If I were to be completely honest with myself, I would say that I am a person of supremely eclectic tastes. For example, I enjoy both Klezmer Music and the stylings of Jay-Z, I like a cool crisp glass of Sauvignon Blanc and well whiskey, I like quiet foreign films about relationships and I like Star Wars. Simply put, if my tastes were a vehicle, they would be the town bicycle, and almost everyone would get a ride. But if I can combine things, for example, listening to Klezmer, drinking wine and watching Star Wars, that's the optimal situation. So imagine my surprise and delight when Padre Struggle suggested that we spend our Labor Day NOT burning steaks on the grill or fighting through crowds of shwasted individuals of Italian American descent at the Shore, but rather attending the Pennsylvania Renaissance Fair. I, to be frank, kvelled.
Let me explain something here. I love the Renaissance Faire. I have always loved and will always love the Renaissance Faire, and no amount of public ridicule or private humiliation will ever sway me from my vast abiding love of the Renaissance Faire. I should make Greensleeves my RINGTONE that's how much I love the Renaissance Faire. And as fairs go, Pennsylvania has a pretty amazing one. Not only is it 30 years old and ridiculously well attended, but it has it's own winery and includes at least 25 different theatrical and musical shows, including swordplay, jousting, and wenches galore. I mean, what isn't to love? They have enormous turkey legs and funny hats! They have mediocre Chardonnay and jesters! They have glassblowing and a human chess match and at least seven stalls selling WINGS! It's a strugglers paradise! I mean, good Lord, it's such a struggle that it passes through the struggle barrier (that's just before the sound barrier) and actually goes through to the other side and becomes not struggle but success! Do you know how rare that is?
And so, as I enjoyed a hearty meal of Ye Olde Pannini and the Queens Greens, I found myself twisting my head with delight like a hysterical owl, desperately trying to take it all in. And my god, was there a lot to see. There are so many people who travel all the way to Lancaster, PA to watch people in Elizabethian outfits mangle UK accents, it's insane. And who I am to judge, really, since I'm clearly one of them. But considering that judging is like a form of breathing to me, may I just raise one point of censure, not to the Faire itself, but to the other guests of the event. As everyone knows, the Ren Faire (as those in the know call it) is an opportunity to dress up in period clothing and escape the realities of 2010 while still enjoying the amenities (period clothing, yes, period toliets, not so popular for some reason). But it's called the RENAISSANCE Faire, people, not the Elven Dr. Who Battlestar Galactica Belly Dancing Victorian Goth Slutty Vampire Disney Princess Faire! I mean, how could you even fit that name on a commemorative cup? Shape up, Pennsylvania residents, and when you come to the Faire, make damn sure you come prepared. That being said, thank you so much for the Hot Topic fashion show, that was fun. But maybe I should just relax, and take some advice from one of my favorite fictional characters, Howard Wolowitz:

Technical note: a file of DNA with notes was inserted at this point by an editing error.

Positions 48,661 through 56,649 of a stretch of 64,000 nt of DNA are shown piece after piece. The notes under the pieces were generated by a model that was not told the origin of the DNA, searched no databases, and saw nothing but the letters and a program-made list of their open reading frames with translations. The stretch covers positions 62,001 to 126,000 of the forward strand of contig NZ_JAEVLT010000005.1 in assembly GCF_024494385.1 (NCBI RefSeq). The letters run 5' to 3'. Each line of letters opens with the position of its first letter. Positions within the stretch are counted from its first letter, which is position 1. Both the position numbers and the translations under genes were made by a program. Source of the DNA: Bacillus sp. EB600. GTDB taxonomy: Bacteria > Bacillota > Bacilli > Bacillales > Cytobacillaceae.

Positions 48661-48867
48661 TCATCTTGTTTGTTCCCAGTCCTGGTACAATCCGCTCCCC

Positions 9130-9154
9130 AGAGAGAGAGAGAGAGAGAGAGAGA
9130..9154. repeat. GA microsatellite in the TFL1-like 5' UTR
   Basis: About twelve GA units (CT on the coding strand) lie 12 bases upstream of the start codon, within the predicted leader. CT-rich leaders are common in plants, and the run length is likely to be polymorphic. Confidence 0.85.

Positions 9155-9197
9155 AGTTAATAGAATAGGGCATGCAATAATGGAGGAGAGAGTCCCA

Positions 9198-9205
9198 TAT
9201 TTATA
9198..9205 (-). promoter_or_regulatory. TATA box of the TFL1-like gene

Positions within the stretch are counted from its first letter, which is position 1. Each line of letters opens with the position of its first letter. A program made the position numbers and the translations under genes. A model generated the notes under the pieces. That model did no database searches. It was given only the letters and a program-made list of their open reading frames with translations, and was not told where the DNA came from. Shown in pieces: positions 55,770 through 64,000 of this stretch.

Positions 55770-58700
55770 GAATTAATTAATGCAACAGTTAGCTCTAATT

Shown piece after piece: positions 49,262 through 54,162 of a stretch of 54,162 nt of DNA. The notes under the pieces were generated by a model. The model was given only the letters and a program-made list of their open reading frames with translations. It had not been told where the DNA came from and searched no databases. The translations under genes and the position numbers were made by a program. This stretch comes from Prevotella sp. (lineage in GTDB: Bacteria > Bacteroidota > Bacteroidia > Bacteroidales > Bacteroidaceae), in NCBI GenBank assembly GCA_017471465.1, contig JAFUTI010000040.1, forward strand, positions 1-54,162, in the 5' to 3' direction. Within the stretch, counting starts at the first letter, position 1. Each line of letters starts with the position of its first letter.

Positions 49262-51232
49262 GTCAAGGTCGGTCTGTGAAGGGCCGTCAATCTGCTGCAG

Howard Wolowitz: Renaissance fairs aren't about historical accuracy. They're about taking chubby girls who work at Kinkos and lacing them up in corsets so tight their bosom jumps out and says "howdy". Sheldon Cooper: Bosoms would not have said "howdy" in the Fifteenth Century. If anything, they would have said "Huzzah!" Howard Wolowitz: I don't care what the bosoms say, Sheldon. I just want to be part of the conversation.
Leah Franqui is a fairly interesting person/director/writer/reader/eater/drinker. She likes ugly dogs and dislikes her hair in the morning. She's a sucker for environmental causes and plays hardball with deals on chewing gum. She is a struggle.